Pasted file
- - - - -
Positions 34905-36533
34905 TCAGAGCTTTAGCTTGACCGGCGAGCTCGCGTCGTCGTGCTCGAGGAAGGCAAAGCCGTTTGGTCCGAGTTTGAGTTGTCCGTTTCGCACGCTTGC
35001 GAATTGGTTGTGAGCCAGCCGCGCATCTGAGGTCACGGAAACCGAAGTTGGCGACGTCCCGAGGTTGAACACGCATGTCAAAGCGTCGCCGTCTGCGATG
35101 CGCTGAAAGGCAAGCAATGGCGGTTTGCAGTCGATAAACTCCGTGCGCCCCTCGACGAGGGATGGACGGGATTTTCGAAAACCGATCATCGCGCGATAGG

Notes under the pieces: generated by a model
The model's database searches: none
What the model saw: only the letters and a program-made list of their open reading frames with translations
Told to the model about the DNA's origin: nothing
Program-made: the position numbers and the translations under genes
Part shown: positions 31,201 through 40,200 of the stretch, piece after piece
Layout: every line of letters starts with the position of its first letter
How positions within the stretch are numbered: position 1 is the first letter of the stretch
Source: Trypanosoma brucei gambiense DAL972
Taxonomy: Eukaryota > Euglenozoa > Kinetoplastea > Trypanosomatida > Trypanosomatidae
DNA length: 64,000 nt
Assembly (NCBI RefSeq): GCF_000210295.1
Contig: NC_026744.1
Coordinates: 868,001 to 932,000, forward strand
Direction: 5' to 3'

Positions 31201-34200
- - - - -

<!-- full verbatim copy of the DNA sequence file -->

Positions 34905-36533
34905 TCAGAGCTTTAGCTTGACCGGCGAGCTCGCGTCGTCGTGCTCGAGGAAGGCAAAGCCGTTTGGTCCGAGTTTGAGTTGTCCGTTTCGCACGCTTGC
35001 GAATTGGTTGTGAGCCAGCCGCGCATCTGAGGTCACGGAAACCGAAGTTGGCGACGTCCCGAGGTTGAACACGCATGTCAAAGCGTCGCCGTCTGCGATG
35101 CGCTGAAAGGCAAGCAATGGCGGTTTGCAGTCGATAAACTCCGTGCGCCCCTCGACGAGGGATGGACGGGATTTTCGAAAACCGATCATCGCGCGATAGG

Notes under the pieces: generated by a model
The model's database searches: none
What the model saw: only the letters and a program-made list of their open reading frames with translations
Told to the model about the DNA's origin: nothing
Program-made: the position numbers and the translations under genes
Part shown: positions 31,201 through 40,200 of the stretch, piece after piece
Layout: every line of letters starts with the position of its first letter
How positions within the stretch are numbered: position 1 is the first letter of the stretch
Source: Trypanosoma brucei gambiense DAL972
Taxonomy: Eukaryota > Euglenozoa > Kinetoplastea > Trypanosomatida > Trypanosomatidae
DNA length: 64,000 nt
Assembly (NCBI RefSeq): GCF_000210295.1
Contig: NC_026744.1
Coordinates: 868,001 to 932,000, forward strand
Direction: 5' to 3'

Positions 31201-34200